I’m on the back of an elephant straddling the Thai-Burmese border, which happens to be a river, and the elephant is submerged. Before I know it, a trunk is directed my way and I cop a face-full of mud-brown water. It’s a ridiculous feeling, yet fun, as I desperately avoid being dumped into the river. After a thorough drenching, we make our way back to camp, cutting through bamboo forest and emerald-green grassland.
Whether you choose to ride them or simply admire them from a distance, the elephants are the star attraction. Some people argue that riding elephants is wrong, but these majestic animals at the camp are all rescued from a life of hard labour and rehabilitated. Tourism provides income to their mahouts, or trainers, and funds habitat protection for elephants still in the wild. You know the operation is ethical, which can’t be said for many other outfits.
Unused to riding metre-wide beasts, my spa treatment can’t come soon enough. Relief takes the form of a mahout recovery treatment, specifically designed to soothe muscles you never knew you had until jumping on an elephant. A light breeze takes the edge off the afternoon heat at the open-air spa, and drowsiness descends, along with a slight dribble at the corner of my mouth.
The indulgence continues with a late afternoon bamboo raft cruise. Two boatmen guide the raft with their poles while I recline on cushions under the shade of a large parasol, and down the contents of a picnic basket and some sparkling wine. Rafting is followed by cocktail hour at the Burma Bar, a retro-chic sip spot where guests can watch the sun go down behind Thailand’s neighbour.
Come dinner time, I’m not especially hungry, but since meals as well as drinks and activities are included in the rate, it’d be rude not to partake. As befits its location, Nong Yau, the signature restaurant, serves an extensive range of Northern Thai, Burmese and Laotian fare, including khao soi noodles, sea bass soup, red curry of beef and pumpkin and wok-fried hill tribe kale. The food is good to very good, although spice levels are toned down to farang, or foreigner level. Western dishes such as pasta and steak are also available, but when in the Golden Triangle...
Next morning, we’re feeding elephants bananas at the breakfast table, and the morning after, we’re driven to a private thatched sala at the top of a hill, and served a sunrise breakfast of fruit, pastries and freshly cooked eggs benedict and fried rice from a makeshift kitchen. There’s lunch by the small but very lovely pool, and a candlelit wine dinner, served in the camp’s cellar.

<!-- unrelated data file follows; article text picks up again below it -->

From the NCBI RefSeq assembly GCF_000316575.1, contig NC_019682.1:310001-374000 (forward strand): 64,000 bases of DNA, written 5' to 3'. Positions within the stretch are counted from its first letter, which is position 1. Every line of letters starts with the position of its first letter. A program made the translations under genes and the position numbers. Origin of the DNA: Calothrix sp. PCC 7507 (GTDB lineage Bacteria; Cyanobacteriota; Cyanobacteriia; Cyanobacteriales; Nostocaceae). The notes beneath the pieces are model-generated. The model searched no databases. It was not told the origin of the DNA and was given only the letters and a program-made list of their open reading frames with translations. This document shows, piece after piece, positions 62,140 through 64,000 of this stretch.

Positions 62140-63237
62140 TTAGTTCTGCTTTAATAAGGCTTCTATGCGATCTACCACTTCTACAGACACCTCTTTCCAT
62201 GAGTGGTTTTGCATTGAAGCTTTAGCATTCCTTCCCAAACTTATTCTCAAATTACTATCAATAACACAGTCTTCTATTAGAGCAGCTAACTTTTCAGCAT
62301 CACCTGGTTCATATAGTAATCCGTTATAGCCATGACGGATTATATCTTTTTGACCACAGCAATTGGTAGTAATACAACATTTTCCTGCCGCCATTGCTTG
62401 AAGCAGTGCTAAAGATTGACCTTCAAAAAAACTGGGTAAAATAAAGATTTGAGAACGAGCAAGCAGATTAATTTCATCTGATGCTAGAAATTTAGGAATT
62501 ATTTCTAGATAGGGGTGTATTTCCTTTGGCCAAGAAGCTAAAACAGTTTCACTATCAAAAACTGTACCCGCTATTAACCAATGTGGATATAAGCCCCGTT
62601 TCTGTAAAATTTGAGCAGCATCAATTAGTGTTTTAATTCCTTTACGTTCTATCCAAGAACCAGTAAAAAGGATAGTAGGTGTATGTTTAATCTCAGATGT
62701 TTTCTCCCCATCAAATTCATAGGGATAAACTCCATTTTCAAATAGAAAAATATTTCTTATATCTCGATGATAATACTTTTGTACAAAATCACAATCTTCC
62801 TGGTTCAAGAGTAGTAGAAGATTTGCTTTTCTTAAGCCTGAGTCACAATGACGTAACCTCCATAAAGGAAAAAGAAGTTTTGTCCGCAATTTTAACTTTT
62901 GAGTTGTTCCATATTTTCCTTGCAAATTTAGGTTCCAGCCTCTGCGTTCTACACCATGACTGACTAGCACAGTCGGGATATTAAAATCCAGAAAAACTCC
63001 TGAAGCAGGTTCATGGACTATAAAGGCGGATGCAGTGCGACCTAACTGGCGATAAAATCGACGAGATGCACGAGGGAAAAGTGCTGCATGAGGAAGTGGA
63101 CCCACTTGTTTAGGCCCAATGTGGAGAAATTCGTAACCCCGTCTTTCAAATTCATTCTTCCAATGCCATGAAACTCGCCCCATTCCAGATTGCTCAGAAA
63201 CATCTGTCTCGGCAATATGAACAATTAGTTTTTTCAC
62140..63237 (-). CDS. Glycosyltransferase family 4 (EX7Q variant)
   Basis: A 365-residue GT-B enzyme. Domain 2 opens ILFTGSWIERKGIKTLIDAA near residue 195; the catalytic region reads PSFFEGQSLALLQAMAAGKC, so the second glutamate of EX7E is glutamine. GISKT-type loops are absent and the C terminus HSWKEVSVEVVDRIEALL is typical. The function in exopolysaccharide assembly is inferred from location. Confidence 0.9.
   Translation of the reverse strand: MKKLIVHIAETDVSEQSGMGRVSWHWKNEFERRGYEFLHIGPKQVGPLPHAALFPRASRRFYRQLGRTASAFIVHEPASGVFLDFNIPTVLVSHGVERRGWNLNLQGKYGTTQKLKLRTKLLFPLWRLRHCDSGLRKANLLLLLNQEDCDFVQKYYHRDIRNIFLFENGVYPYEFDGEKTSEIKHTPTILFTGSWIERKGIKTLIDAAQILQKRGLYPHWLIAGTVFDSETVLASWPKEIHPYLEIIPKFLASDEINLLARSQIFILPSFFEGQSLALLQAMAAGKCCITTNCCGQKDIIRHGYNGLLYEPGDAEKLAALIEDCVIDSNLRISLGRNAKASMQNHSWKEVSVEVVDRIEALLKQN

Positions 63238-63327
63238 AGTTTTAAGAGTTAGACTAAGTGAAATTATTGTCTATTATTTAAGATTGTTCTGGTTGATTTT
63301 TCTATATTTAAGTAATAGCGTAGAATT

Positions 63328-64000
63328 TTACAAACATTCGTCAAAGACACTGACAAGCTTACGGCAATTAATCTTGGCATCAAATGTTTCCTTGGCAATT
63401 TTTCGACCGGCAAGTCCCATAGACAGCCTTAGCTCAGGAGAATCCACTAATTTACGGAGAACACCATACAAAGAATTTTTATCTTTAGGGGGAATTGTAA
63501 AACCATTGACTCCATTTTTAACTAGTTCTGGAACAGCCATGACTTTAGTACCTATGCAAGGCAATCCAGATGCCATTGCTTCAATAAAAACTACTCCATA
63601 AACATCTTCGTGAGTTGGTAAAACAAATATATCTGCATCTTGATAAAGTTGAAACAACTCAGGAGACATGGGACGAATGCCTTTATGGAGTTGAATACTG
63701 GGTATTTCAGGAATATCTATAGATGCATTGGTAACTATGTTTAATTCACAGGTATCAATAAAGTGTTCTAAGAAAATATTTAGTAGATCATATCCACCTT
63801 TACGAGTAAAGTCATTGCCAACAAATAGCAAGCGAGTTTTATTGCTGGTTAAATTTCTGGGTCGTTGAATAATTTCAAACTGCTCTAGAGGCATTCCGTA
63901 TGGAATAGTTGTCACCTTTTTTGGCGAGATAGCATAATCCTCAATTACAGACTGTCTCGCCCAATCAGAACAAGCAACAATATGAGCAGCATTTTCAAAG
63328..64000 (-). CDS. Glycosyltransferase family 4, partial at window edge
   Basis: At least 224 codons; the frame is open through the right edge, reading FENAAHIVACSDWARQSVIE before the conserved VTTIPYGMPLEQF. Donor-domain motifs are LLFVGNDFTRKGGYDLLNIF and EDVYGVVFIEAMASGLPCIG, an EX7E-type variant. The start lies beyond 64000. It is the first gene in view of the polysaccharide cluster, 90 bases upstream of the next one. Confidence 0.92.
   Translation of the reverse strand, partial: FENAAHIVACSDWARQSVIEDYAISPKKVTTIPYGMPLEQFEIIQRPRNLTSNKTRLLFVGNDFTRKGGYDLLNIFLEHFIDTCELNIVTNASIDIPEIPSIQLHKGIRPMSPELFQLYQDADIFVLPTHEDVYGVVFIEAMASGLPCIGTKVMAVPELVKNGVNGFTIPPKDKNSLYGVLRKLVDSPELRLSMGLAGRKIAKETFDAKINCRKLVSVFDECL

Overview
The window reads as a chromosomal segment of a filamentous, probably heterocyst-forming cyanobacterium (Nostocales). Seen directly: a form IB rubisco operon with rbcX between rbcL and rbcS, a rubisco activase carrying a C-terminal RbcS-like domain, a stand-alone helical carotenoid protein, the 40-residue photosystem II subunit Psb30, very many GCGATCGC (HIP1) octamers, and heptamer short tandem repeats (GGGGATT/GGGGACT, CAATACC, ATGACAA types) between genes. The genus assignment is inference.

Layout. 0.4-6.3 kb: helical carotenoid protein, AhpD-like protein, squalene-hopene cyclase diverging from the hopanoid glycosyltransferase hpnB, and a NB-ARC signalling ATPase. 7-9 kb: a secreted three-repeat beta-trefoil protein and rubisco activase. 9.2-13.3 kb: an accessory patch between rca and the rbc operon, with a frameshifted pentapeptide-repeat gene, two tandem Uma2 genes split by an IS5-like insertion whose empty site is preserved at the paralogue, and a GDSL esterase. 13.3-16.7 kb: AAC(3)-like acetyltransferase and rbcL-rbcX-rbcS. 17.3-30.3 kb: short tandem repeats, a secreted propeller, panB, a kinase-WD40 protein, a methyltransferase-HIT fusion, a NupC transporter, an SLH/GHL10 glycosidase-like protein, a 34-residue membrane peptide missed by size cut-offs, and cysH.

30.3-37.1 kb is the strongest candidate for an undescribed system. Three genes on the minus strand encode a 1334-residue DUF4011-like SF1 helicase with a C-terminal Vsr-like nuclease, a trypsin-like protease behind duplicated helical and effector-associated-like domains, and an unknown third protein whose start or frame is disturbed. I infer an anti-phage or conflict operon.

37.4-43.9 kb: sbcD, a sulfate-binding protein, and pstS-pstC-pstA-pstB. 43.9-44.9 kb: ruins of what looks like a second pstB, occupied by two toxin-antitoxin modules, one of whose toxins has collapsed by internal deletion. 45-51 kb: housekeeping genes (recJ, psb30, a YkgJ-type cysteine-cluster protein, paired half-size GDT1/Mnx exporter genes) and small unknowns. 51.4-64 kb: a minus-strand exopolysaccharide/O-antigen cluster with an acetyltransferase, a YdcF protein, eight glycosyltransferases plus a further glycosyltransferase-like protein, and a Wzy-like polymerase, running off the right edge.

Excursions are also offered to the heart of the Golden Triangle, where Thailand, Burma and Laos meet at the intersection of the Mekong and Ruak Rivers, and visits to a local market and opium museum. Casinos are sensibly given a wide berth, but hey, money laundering, anyone?
Accommodation at the camp is in one of 15 open-plan air-conditioned tents on stilts, surrounded by dense bush, with each offering almost identical 54 sq m of interior space and an outdoor deck. Think vintage Thai meets jungle safari, with hardwood floors, timber furniture, ultra-comfy pillow-top bed, hand-hammered copper bath tub, double vanities, outdoor shower and canvas flaps that lift up to reveal forest, plains and river. Local accents include fabrics and soft-furnishings made by hill tribes.
Service is excellent, from pick-up at the airport and check-in, to the mahouts who accompany you on elephant rides. I’d mentioned in passing I like durian fruit and one of the staff went into the village to get me some for my return trip to the airport. I was delighted, though my driver was less than impressed by its evil stench.
Is this for everyone? Well, for starters, children under 10 years are not permitted. And people who dislike bugs and outdoor showers may struggle. You’ll pay through your nose for wines not included in the package. And the cost makes it very much a special occasion experience. But there’s really nothing else quite like it in Asia, and it’s ideal for those wanting soft adventure, wildlife experiences and a large dose of luxury.
Here’s cheers, big ears.